Just one year after its 10,000th performance and 25th anniversary on Broadway, Andrew Lloyd Webber’s The Phantom of the Opera comes to Brigham Young University as one of the first university productions of the epic musical. It will be presented in the de Jong Concert Hall of the Harris Fine Arts Center and will run Wednesday, Jan. 16, to Saturday, Feb. 2.
Tickets for the previews (Jan. 16 and 17) and 2 p.m. matinees (Jan. 19, 26 and Feb. 2) are $15. All other evening performances are $25 a ticket, with $6 off for weeknights, $5 off weekends with BYU or student ID and $2 off for senior citizens and BYU alumni. There will be no performances Sundays or Mondays. For tickets, visit the Fine Arts Ticket Office, (801) 422-4322 or byuarts.com/tickets.
Based on the novel “The Phantom of the Opera” by M. Gaston Leroux, the musical tells the story of a masked figure who lurks beneath the opera house in 19th-century Paris. When his love for an innocent young soprano forces the girl to make an impossible choice, she sets in motion a series of events that will change their lives forever.
Director Tim Threlfall has challenged his production team to find a unique voice as they present this fabled tale that he suggests spans five different genres of musical theatre.
“First, it’s a ‘chick flick musical.’ Romance is at the heart of the story and the show should never stray far from its love-inspired roots,” said Threlfall.
“Next, it is a ‘spiritual journey musical’ as Christine, Raoul and even the Phantom follow paths that ultimately lead to enlightenment,” he said. “Third, our ‘Phantom of the Opera’ is a ‘gothic ghost story musical’ and we’ll consider it a compliment if an audience member lets a scream or two escape during each performance.”
“Fourth, ‘Phantom’ is a ‘period musical’ wherein cast and audience alike are transported to a time when a belief in apparitions was common. Finally, ‘Phantom’ is a ‘grand opera musical’ as it inhabits the world of opera while gently mocking its traditions and indulging in its splendor,” said Threlfall.
The production has seen unprecedented cooperation from within the College of Fine Arts and Communications in order to present the best possible version of the show.
In addition to the Interdisciplinary Music Dance Theatre Program and Department of Theater and Media Arts combining to present the musical and the BYU Symphony Orchestra performing the score, further cooperation is found in help from various theatre and media arts classes assigned to work on hair, makeup and performing the duties of stage/running crew.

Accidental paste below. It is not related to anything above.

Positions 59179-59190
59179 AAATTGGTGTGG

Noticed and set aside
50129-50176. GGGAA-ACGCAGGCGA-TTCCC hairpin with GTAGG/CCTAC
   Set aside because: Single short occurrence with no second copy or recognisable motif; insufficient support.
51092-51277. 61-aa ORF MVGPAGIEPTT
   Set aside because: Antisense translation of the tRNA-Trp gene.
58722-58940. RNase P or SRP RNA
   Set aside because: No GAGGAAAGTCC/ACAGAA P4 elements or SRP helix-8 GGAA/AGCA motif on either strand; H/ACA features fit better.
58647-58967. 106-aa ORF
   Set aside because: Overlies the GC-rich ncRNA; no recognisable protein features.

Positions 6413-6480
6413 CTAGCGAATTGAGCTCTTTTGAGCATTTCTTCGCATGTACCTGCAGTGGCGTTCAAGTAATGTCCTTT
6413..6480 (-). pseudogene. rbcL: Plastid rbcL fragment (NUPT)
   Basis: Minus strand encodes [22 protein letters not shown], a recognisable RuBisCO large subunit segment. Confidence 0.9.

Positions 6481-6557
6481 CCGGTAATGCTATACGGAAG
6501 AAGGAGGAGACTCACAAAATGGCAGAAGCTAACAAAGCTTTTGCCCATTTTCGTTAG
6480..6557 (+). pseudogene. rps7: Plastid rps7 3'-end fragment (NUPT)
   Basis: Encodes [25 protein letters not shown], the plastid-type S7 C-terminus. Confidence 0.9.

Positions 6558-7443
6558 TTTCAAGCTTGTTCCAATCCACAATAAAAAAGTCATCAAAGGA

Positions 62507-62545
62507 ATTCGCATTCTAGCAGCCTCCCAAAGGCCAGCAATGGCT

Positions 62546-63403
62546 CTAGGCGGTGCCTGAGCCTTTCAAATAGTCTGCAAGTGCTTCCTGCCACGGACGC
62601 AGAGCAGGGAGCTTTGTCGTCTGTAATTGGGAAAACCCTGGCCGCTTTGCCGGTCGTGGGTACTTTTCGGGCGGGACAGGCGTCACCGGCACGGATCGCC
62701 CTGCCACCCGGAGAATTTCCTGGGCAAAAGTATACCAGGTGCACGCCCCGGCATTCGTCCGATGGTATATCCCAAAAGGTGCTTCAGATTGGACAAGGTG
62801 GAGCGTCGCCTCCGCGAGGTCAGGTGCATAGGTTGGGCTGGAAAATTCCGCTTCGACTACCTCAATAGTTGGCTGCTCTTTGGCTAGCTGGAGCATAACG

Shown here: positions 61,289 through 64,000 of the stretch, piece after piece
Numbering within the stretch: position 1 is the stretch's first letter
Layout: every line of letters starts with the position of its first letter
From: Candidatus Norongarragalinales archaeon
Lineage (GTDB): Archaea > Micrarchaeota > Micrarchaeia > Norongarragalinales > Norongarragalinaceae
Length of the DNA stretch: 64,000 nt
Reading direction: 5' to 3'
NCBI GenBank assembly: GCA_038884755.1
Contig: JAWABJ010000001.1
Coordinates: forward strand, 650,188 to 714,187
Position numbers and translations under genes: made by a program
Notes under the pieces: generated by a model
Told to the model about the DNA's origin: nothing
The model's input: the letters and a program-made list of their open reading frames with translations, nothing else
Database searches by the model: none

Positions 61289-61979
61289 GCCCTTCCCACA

BYU student Preston Yates has been cast in the titular role of the Phantom. Yates studied vocal performance and musical theatre for two years at the University of Utah before transferring to BYU in time to play the Phantom. DeLany Westfall, a member of BYU’s Young Ambassadors, will play the part of Christine Daae. The role of Raoul will be played by Tim Cooper, who is also a member of Young Ambassadors.
The BYU cast also includes Whitney Osborn as Christine Daae (on Jan. 19, 26 and Feb. 2), Caroline Morris as Carlotta Giudicelli, Brannon Killgo as Ubaldo Piangi, Sam Bostwick as Monsieur Firmin, Brad Robins as Monsieur Andre, Misha Jenkins as Madame Giry, Reba Johnson as Meg Giry, Cameron Smith as Joseph Buquet, Tyler Hatch as auctioneer, Kimberly Bunker as Madame Firmin, Jacob Shamy as Monsieur Reyer, Andy Foree as Monsieur Lefevre, Adam Russon as Porter, Bryce Peterson and Tyler Hatch as stagehands, AJ Maynes as slave master, Brandon Roach as Don Attilio, Suellen Yamaguchi as confidante, Adam Russon and Bryce Peterson as fops, Tyler Hatch as Passarino, Michael Moss as chief fire officer, Adam Russon and Tyler Schank as fire marshalls, Ben Graul and John Wilson as policemen, and Bryce Peterson as marksman.
The technical crew for “Phantom of the Opera” includes Gayle Lockwood, music director; Christine Tanner, assistant director and dramaturg; Lisa Stoddard and Shani Robinson, choreographers; Danniey Wright, production stage manager; Matthew Fife and Carson Wright, assistant stage manager; Janet L. Swenson, costume designer; Angela Robinson, costume designer; Rory Scanlon, faculty costume design adviser; Chelsea Roberts, costume designer; Deanne DeWitt, costume designer; Desiree Moss, assistant costume designer; Adam Purcell and Janelle Turley, makeup and hair designers; DeLaney Westfall, makeup designer; Mont Toronto, assistant makeup designer; Jennie Beal, assistant to makeup and hair designers; Michael Hadley, lighting designer and production still photography; Benjamin Sanders, scenic designer and projections designer; Travis Coyne, specially effects; Matthew Carlin, fight choreographer; Nicholas Sheets, dramaturg; and Karl Wesson, makeup and hair supervising instructor.
The production film crew for the production includes Tess Kelly, producer; Gary Groth, director of photography; Derek Reinhardt, editor; Adam DeMello, key grip; Willem Kampenhout, gaffer; Jarom Cowan, grip; and Nick Dixon, visual effects.
For more information, contact Ken Crossley at (801) 422-9348 or firstname.lastname@example.org.
Writer: Preston Wittwer